Science.gov (United States)

    ... Prostate Cancer Prostate Cancer Screening Research Prostate Cancer Treatment (PDQ®)–Patient Version General Information About Prostate Cancer ... Certain factors affect prognosis (chance of recovery) and treatment options. The prognosis (chance of recovery ) and treatment ...

  2. Prostate cancer

    DEFF Research Database (Denmark)

    Elkjær, Maria Carlsen; Andersen, Morten Heebøll; Høyer, Søren

    2017-01-01

    Background Active surveillance (AS) of low-risk prostate cancer (PCa) is an accepted alternative to active treatment. However, the conventional diagnostic trans-rectal ultrasound guided biopsies (TRUS-bx) underestimate PCa aggressiveness in almost half of the cases, when compared with the surgical...... lesions. Significant cancer was defined as GS > 6 or GS 6 (3 + 3) lesions with ≥ 6 mm maximal cancer core length (MCCL). Results A total of 78 patients were included and in 21 patients a total of 22 PIRADS-score 4 or 5 lesions were detected. MRGB pathology revealed that 17 (81%) of these and 22......% of the entire AS population harbored significant cancers at AS inclusion. In eight (38%) cases, the GS was upgraded. Also, nine patients (43%) had GS 6 (3 + 3) foci with MCCL ≥ 6 mm. Conclusion In an AS cohort based on TRUS and TRUS-bx diagnostic strategies, supplemental mpMRI and in-bore MRGB were able...

  3. Prostate Cancer Screening

    Science.gov (United States)

    ... treat. There is no standard screening test for prostate cancer. Researchers are studying different tests to find those ... PSA level may be high if you have prostate cancer. It can also be high if you have ...

  4. Prostate cancer staging

    Science.gov (United States)

    ... this page: //medlineplus.gov/ency/patientinstructions/000397.htm Prostate cancer staging To use the sharing features on this ... trials you may be able to join How Prostate Cancer Staging is Done Initial staging is based on ...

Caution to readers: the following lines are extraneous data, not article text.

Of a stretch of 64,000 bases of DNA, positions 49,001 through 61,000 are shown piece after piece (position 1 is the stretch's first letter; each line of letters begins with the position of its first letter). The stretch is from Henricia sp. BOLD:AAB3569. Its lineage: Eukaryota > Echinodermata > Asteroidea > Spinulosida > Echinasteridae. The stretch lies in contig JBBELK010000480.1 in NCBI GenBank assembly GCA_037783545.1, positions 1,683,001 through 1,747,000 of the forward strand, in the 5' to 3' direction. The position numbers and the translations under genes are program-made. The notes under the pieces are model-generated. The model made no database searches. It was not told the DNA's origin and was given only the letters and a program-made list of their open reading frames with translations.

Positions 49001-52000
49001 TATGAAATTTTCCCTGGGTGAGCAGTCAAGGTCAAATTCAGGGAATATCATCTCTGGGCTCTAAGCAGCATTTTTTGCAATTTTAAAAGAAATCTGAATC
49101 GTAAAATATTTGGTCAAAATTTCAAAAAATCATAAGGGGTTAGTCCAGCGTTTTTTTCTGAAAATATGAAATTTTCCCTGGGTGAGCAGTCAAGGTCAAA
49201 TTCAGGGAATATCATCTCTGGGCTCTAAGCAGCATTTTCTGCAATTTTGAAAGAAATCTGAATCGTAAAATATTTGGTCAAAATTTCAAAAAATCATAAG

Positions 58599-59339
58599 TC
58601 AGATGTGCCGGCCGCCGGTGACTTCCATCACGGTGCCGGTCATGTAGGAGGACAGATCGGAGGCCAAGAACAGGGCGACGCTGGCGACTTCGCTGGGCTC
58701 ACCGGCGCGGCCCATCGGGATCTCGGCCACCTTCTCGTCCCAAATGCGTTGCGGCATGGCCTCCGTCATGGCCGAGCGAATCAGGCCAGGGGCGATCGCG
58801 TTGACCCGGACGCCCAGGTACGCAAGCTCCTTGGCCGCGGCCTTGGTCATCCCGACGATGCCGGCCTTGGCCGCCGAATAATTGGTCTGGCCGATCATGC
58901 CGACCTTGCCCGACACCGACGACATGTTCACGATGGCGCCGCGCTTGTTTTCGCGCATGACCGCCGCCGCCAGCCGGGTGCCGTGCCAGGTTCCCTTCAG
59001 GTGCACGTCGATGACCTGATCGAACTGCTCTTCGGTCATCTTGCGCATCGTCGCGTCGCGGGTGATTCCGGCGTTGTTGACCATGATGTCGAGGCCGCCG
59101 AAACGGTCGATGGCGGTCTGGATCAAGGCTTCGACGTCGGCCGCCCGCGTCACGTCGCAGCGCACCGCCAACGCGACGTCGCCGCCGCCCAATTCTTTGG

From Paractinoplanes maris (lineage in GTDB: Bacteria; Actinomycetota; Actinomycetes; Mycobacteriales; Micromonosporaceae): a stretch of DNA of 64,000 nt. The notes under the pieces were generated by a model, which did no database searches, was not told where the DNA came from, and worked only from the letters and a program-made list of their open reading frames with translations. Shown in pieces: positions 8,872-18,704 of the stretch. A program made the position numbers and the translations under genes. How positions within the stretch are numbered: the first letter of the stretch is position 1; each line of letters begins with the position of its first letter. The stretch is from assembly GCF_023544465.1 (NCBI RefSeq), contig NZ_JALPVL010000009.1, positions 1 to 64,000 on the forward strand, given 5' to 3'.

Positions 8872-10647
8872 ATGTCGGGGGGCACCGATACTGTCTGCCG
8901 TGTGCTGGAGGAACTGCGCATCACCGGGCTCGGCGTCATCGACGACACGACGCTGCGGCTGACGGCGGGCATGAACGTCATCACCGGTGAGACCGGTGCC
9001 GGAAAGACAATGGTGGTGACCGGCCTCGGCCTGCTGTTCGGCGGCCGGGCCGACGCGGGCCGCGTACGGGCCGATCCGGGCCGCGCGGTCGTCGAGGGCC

5. Prostate cancer in Denmark

    DEFF Research Database (Denmark)

    Brasso, K; Friis, S; Kjaer, S K

    1998-01-01

    To review the trends in prostate cancer (PC) incidence and mortality rates in Denmark during a 50-year period.......To review the trends in prostate cancer (PC) incidence and mortality rates in Denmark during a 50-year period....

  6. Study finds stronger nicotine dependency associated with higher risk of lung cancer

    Science.gov (United States)

    NCI headed study finds people who are highly addicted to nicotine -- those who smoke their first cigarette within five minutes after awakening -- are at higher risk of developing lung cancer than those who wait for an hour or more to smoke.

  7. Hormone therapy for prostate cancer

    Science.gov (United States)

    ... gov/ency/patientinstructions/000908.htm Hormone therapy for prostate cancer To use the sharing features on this page, ... the growth of prostate cancer. Male Hormones and Prostate Cancer Androgens are male sex hormones. Testosterone is one ...

  8. [Epigenetics of prostate cancer].

    Science.gov (United States)

    Yi, Xiao-Ming; Zhou, Wen-Quan

    2010-07-01